Bandcamp Picks for the week of 11/12/20 featuring Nailah Hunter & Sinai Vessel
Nailah Hunter – SPELLS
Genre: Avant-garde, New Age
Favorite tracks: “Soil: Song From Silence,” “Enter,” “White Flower, Dark Hill”
With its strip malls, stucco, and beaux-arts architecture, cosmetically Los Angeles doesn’t seem like a city that would historically be the epicenter for avant-garde harp music. However, the legacies of artists like Alice Coltrane and Dorothy Ashby have ingrained themselves in the city’s musical lifeblood. Nailah Hunter carries on these traditions on her lovely debut EP, SPELLS, an 11-minute collection of ambient incantations that fit perfectly alongside her musical peers on the left-field jazz and experimental label Leaving Records. SPELLS opens with mystical choral music and harping on the track “Soil: Song From Silence.” The piece almost has a flamenco energy that coyly peers through the pearly plucking of its strings, but the gregorian chant-y vocals that gently churn in the background make the track feel vaguely gothic and pastoral. With their wiry FM synthesizers, “Enter” and “White Flower, Dark Hill” have a glistening, diamond-like ‘80s sheen that recalls Daniel Lopatin’s UNCUT GEMS score. However, where that soundtrack evoked the claustrophobic reflectiveness of a city’s financial district, Hunter’s harping somehow keeps even the EP’s synthiest moments transcendental and meditative. In the same vein as Mary Lattimore’s excellent new record SILVER LADDERS, Nailah Hunter’s debut merges 18th century aesthetics and imaginative modernism to further propel a new renaissance for neoclassical music. You can find SPELLS on Bandcamp today via Leaving Records.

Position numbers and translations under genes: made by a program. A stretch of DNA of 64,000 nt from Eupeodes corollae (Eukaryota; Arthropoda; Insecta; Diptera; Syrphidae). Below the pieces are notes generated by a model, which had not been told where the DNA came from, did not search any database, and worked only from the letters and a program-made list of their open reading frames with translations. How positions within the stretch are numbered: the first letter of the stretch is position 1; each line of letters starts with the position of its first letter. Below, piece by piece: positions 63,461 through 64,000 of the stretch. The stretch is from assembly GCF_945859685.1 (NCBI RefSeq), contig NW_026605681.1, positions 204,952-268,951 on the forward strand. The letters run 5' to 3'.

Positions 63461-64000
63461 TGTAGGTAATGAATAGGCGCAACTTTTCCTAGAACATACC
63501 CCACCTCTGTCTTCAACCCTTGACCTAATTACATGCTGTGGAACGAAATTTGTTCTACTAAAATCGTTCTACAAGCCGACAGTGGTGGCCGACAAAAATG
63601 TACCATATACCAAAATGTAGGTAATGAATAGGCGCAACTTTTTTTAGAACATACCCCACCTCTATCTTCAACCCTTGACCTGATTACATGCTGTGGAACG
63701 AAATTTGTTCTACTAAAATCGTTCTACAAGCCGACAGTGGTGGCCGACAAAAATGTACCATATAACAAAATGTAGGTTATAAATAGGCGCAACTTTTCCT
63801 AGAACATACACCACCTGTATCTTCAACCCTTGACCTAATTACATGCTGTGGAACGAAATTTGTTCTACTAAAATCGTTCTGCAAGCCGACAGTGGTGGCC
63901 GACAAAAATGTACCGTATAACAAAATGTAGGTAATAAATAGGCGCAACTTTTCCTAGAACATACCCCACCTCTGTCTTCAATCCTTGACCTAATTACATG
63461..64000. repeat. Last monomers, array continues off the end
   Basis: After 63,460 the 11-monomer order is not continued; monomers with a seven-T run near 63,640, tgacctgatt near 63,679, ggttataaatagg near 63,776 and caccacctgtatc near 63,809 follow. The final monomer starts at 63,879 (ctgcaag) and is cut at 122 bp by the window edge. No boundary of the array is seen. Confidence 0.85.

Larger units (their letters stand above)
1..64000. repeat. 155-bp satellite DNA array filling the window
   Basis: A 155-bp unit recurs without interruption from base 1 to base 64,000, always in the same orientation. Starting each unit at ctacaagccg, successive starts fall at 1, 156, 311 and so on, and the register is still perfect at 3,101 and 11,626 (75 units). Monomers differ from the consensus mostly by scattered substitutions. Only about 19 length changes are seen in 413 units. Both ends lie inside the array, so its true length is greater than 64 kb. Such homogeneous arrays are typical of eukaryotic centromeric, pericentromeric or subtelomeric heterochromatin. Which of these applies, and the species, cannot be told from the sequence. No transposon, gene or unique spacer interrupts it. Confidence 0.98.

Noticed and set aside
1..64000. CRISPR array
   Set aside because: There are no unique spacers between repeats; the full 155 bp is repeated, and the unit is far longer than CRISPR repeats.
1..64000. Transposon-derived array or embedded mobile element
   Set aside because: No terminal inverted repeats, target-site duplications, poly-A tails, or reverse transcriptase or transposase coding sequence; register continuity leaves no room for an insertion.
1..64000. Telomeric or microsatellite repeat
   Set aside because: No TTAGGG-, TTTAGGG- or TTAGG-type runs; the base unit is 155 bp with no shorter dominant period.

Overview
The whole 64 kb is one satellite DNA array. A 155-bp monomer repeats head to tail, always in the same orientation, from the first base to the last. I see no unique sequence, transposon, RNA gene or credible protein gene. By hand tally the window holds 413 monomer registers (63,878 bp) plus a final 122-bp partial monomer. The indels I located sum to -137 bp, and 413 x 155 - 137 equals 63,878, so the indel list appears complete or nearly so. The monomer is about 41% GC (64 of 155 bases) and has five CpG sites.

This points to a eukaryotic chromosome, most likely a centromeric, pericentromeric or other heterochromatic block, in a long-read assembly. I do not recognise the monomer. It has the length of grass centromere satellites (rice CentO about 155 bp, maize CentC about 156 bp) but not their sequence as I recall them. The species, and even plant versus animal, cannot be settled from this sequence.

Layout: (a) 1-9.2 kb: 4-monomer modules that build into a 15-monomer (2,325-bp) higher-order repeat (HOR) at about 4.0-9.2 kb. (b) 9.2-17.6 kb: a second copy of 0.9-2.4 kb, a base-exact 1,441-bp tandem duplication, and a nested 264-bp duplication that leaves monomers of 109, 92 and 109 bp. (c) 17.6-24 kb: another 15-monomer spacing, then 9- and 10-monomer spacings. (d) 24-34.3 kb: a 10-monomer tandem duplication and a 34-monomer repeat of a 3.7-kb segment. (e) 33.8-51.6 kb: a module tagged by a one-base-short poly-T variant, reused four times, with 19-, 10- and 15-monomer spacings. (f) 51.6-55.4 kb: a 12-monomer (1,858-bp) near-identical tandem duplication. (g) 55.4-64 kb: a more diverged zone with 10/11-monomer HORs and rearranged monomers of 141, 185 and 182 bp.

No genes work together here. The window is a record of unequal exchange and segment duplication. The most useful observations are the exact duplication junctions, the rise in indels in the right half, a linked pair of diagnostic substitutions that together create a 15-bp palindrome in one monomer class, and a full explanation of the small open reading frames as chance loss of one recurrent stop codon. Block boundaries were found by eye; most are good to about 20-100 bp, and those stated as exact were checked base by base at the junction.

Sinai Vessel – GROUND ASWIM
Favorite tracks: “Where Did You Go,” “Shameplant,” “A Must While So Near,” “Birdseye,” “Guest in Your Life”
I wish I could claim to be a longtime fan of Sinai Vessel. GROUND ASWIM is a record I put on because I saw a number of people I respect posting about how excited they were for it, and posting with the type of emotive exuberance that makes me feel like I’m missing out on something. The second full length from the Nashville solo-artist-turned-three-piece-turned-solo-artist-once-again is a bleary slice of largely-unplugged emo that recalls records like Beck’s SEA CHANGE or Bright Eyes’ LETTING OFF THE HAPPINESS. With its pitter-patter dynamics and Southwestern sunset glow, it’s no surprise that it came to life at Texas’s Lazybones Audio, the same studio where Lomelda has recorded the bulk of her music.
GROUND ASWIM is a stark contrast to the raucous, mid-aughts radio rock-y electricity that defined Sinai Vessel’s first two endeavours, PROFANITY and BROKENLEGGED. Where those releases felt indebted to Japandroids or even pop acts like Fall Out Boy, GROUND ASWIM recalls Ben Gibbard’s rawest songwriting. “Where Did You Go” and “Shameplant” open the record with wirey riffing that effectively employs subtlety to capture the humid melancholy of Sinai Vessel frontperson Caleb Cordes’s Southern home turf. “Birdseye” is energetic and upbeat but refined, and “A Must While So Near” feels like a mathier Waxahatchee, were Katie Crutchfield to pull from TRANSATLANTICISM instead of Joni Mitchell. The record’s best moment, however, comes on “Guest in Your Life,” a wide-open-highway style ballad that somehow sounds a bit like JOSHUA TREE-era U2, but also serves as a wonderful reminder as to why Sinai Vessel has shared stages with artists like Peaer and Lightning Bug. “If I was a guest in your life I would likely understand / We were always flirting with permanent residents / Bringing in a shirt or two was hardly moving in,” Cordes trails off on the track’s opening lines, his Conor Oberst-y lisp wonderfully complementing his downcast songwriting. It’s the type of song that, as a teenager, I would have looked to for an explanation of the tribulations of love when I was still too young to experience them for myself. Swapping the drum-mashing for folkiness, GROUND ASWIM lets its songwriting define its place in the emo revival canon, and because of that it’s sorrowful in a way that induces unavoidable leaden empathy. Spin the record on Bandcamp today.